Finally bringing everything together in The Continental is Hollywood legend Mel Gibson, who takes on the role of the bullish and brutal Cormac O’Conner, owner and operator of The Continental and a senior member of The High Table. And he’s got a bone to pick with the Scott brothers. Gibson brings an incredibly snarky sensibility to Cormac. Cormac’s the man in charge, and he doesn’t like anyone messing up his business, and Gibson brings the menace with this role. It’s clear that the veteran actor is having an absolute blast with this character and the world in which he lords over, and it’s a lot of fun watching him strut about the glorious structure of The Continental.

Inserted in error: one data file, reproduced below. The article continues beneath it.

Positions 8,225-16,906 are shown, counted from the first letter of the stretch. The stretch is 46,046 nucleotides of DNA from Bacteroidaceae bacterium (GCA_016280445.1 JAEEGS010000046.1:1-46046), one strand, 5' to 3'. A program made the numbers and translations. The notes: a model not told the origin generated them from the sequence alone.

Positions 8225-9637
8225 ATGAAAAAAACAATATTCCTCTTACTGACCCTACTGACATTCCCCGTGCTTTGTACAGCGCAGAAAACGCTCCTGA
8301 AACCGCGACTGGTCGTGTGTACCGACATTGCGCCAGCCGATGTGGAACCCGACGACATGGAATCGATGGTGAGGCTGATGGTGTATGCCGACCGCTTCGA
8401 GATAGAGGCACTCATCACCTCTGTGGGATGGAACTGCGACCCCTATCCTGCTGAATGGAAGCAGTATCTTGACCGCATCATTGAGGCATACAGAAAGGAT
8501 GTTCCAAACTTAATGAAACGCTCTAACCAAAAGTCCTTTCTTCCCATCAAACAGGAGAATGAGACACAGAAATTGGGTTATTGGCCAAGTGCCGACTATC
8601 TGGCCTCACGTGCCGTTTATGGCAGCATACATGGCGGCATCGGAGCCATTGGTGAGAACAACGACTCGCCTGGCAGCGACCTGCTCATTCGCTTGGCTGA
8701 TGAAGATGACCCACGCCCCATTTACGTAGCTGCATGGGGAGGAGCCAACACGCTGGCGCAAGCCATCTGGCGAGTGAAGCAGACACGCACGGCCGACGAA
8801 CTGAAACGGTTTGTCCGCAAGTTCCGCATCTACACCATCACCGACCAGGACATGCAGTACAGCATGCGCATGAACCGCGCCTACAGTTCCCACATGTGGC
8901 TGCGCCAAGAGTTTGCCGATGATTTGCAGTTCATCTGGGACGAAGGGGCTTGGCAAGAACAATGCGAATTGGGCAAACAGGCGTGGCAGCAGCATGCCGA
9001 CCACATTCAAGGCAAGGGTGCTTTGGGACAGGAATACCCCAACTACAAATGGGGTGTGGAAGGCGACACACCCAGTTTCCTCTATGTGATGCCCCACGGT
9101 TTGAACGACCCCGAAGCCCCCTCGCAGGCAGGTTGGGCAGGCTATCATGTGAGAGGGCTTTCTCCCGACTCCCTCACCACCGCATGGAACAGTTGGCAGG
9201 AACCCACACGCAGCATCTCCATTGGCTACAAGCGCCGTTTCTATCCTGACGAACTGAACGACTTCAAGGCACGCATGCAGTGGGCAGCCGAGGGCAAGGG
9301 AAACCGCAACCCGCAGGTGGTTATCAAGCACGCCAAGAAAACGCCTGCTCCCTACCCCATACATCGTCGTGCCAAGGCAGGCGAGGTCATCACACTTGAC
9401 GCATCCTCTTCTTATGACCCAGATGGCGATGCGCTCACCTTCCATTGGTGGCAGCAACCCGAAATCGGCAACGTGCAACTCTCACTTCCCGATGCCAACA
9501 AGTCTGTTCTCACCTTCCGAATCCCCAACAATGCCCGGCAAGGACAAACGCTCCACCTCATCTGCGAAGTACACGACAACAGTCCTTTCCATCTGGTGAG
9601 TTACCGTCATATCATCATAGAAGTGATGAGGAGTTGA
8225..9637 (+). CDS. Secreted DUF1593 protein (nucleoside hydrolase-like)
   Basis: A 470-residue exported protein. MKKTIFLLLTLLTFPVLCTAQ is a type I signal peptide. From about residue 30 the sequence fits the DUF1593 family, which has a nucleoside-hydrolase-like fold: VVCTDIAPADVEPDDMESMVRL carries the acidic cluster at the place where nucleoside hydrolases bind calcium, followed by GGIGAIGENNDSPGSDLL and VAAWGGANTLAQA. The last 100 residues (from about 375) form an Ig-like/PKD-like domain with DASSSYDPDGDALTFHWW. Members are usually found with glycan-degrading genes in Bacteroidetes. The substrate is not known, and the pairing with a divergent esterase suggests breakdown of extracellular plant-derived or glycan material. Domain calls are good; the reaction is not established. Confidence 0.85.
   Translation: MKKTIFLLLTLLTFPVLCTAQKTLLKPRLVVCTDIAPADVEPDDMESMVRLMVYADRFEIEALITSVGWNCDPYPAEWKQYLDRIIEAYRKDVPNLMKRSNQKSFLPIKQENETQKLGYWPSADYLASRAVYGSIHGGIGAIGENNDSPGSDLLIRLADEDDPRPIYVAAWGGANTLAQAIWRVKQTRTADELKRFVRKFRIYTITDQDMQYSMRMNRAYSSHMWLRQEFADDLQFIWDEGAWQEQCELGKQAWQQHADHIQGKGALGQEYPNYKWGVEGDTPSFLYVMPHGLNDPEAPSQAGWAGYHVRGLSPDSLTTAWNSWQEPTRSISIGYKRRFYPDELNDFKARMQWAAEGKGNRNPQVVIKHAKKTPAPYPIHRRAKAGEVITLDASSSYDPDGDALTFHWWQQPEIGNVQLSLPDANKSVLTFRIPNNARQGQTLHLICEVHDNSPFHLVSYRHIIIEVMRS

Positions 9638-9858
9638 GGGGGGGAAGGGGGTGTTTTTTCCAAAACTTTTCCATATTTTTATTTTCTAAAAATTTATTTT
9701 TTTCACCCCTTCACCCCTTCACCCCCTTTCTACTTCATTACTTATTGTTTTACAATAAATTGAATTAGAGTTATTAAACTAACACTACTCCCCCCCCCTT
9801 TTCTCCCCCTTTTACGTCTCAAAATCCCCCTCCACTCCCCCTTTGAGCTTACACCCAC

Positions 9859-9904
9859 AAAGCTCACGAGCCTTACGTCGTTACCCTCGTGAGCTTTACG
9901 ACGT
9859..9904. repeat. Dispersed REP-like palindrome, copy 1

Action, blood and plenty of boom. That’s what awaits audiences in The Continental, and there’s plenty of empty shell casings in ‘Brothers in Arms – Nigh 1’. Albert Hughes has been taken to the school of Eighty-Seven Eleven with this project, and the action set pieces are a wicked bit of fun for audiences. There’s a whole heap of gunplay here, and John Wick fans get their fix with this picture. The film’s 1970s setting also plays deeply to the film’s action moments, and some serious style and swagger going on in this series. Hughes makes good on his ‘Disco Noir’ style, and audiences will get one hell of a kick out of this series.

The Continental, ‘Brothers in Arms – Night 1’ gets off to a hell of a start and promises audiences a series that makes good on the promise and the world of John Wick. It’s a serious bit of fun, and when the bullets and the blood is spent, you’ll be eager for more. I can suggest you keep watching.

The Continental streams on Prime Video.

Image: Prime Video